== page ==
Conflicts of Interest

The authors declare no conflicts of interest.

Cite this paper

Nakalembe, L. , Kasolo, J. , Nyatia, E. , Lubega, A. and Bbosa, G. (2019) Analgesic and Anti-Inflammatory Activity of Total Crude Leaf Extract of Phytolacca dodecandra in Wistar Albino Rats. Neuroscience and Medicine, 10, 259-271. doi: 10.4236/nm.2019.103020.

References

[1] Chen, L., Deng, H., Cui, H., Fang, J., Zuo, Z., Deng, J., et al. (2018) Inflammatory Responses and Inflammation-Associated Diseases in Organs. Oncotarget, 9, 7204-7218.
https://doi.org/10.18632/oncotarget.23208
https://www.ncbi.nlm.nih.gov/pmc/articles/PMC5805548/pdf/oncotarget-09-7204.pdf
[2] Pinho-Ribeiro, F.A., Verri, W.A.J. and Chiu, I.M. (2017) Nociceptor Sensory Neuron-Immune Interactions in Pain and Inflammation. Trends in Immunology, 38, 5-19.
https://doi.org/10.1016/j.it.2016.10.001
[3] Tugume, P., Kakudidi, E.K., Buyinza, M., Namaalwa, J., Kamatenesi, M., Mucunguzi, P.C. and Kalema, J. (2016) Ethnobotanical Survey of Medicinal Plant Species Used by Communities around Mabira Central Forest Reserve, Uganda. Journal of Ethnobiology and Ethnomedicine, 12, 1-28.
https://doi.org/10.1186/s13002-015-0077-4
[4] Namukobe, J., Kasenene, J.M., Kiremire, B.T., Byamukama, R., Kamatenesi-Mugisha, M., Krief, S., et al. (2011) Traditional Plants Used for Medicinal Purposes by Local Communities around the Northern Sector of Kibale National Park, Uganda. Journal of Ethnopharmacology, 36, 236-245.
https://doi.org/10.1016/j.jep.2011.04.044
http://www.ethnopharmacologia.org/prelude2018/pdf/biblio-hn-31-namukobe.pdf
[5] Inusa, A., Sanusi, S.B., Linatoc, A.C., Mainassara, M.M. and Awawu, J.J. (2018) Phytochemical Analysis and Antimicrobial Activity of Bitter Leaf (Vernonia amygdalina) Collected from Lapai, Niger State, Nigeria on Some Selected Pathogenic Microorganisms. Science World Journal, 13, 15-18.
https://www.ajol.info/index.php/swj/article/download/183577/172933
[6] Alara, O.R., Abdurahman, N.H., Ukaegbu, C.I. and Kabbashi, N.A. (2019) Extraction and Characterization of Bioactive Compounds in Vernonia amygdalina Leaf Ethanolic Extract Comparing Soxhlet and Microwave-Assisted Extraction Techniques. Journal of Taibah University for Science, 13, 414-422.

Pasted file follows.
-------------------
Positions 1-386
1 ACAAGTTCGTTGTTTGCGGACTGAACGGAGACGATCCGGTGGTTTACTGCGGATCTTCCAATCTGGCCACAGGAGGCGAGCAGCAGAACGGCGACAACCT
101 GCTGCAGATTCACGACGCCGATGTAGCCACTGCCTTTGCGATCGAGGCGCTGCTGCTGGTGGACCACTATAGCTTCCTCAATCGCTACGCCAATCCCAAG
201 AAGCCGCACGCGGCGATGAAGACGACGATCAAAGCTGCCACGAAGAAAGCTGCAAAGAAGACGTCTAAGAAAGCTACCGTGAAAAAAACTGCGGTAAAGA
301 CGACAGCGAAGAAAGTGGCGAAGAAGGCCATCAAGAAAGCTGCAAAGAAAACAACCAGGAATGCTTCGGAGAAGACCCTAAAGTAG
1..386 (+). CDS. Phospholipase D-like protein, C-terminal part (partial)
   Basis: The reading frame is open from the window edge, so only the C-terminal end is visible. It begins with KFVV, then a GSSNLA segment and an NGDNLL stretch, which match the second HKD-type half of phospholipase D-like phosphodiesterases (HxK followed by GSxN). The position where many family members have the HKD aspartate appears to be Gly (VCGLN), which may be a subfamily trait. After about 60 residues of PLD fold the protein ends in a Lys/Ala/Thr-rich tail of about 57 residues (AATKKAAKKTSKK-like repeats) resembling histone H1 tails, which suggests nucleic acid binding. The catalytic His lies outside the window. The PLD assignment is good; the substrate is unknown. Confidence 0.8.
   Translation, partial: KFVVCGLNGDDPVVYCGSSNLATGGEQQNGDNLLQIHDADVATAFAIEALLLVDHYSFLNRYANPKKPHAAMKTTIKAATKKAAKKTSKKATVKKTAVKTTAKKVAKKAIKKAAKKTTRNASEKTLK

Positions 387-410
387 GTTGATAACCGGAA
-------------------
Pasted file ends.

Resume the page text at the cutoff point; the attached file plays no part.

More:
https://doi.org/10.1080/16583655.2019.1582460
[7] Atiku, I., Sule, M.I., Pateh, U.U., Musa, A.M., Ya’u, J., Sani, Y.M., et al. (2015) Phytochemical, Anti-Inflammatory and Analgesic Studies of the Crude Ethanolic Leaf Extract of Globimetularbrounii Van Tieghem (Family: Loranthaceae). Natural Products Chemistry & Research, 3, 1-4.
https://doi.org/10.4172/2329-6836.1000193
[8] Sdayria, J., Rjeibi, I., Feriani, A., Ncib, S., Bouguerra, W., Hfaiedh, N., et al. (2018) Chemical Composition and Antioxidant, Analgesic, and Anti-Inflammatory Effects of Methanolic Extract of Euphorbia retusa in Mice. Pain Research and Management, 2018, Article ID: 4838413.
https://doi.org/10.1155/2018/4838413
[9] Esser, K.B., Semagn, K. and Wolde-Yohannes, L. (2003) Medicinal Use and Social Status of the Soap Berry Endod (Phytolacca dodecandra) in Ethiopia. Journal of Ethnopharmacology, 85, 269-277.
https://doi.org/10.1016/S0378-8741(03)00007-2
[10] PROTA (2019) Phytolacca dodecandra L’Hér. PROTA (Plant Resources of Tropical Africa/Resources végétales de l’Afrique tropicale), Wageningen.
https://uses.plantnet-project.org/en/Phytolacca_dodecandra_(PROTA)
[11] Zimudzi, C. (2007) Phytolacca dodecandra L’Hér. Record from Protabase. PROTA (Plant Resources of Tropical Africa), Wageningen.
https://uses.plantnet-project.org/en/Phytolacca_dodecandra_(PROTA)
[12] Zeleke, A.J., Shimo, B.A. and Gebre, D.Y. (2017) Larvicidal Effect of Endod (Phytolacca dodecandra) Seed Products against Anopheles arabiensis (Diptera: Culicidae) in Ethiopia. BMC Research Notes, 10, Article No. 449.
https://doi.org/10.1186/s13104-017-2792-5
[13] Mekonnen, N., Makonnen, E., Aklilu, N. and Ameni, G. (2012) Evaluation of Berries of Phytolacca dodecandra for Growth Inhibition of Histoplasma capsulatum var. farciminosum and Treatment of Cases of Epizootic Lymphangitis in Ethiopia. Asian Pacific Journal of Tropical Biomedicine, 2, 505-510.
https://doi.org/10.1016/S2221-1691(12)60086-0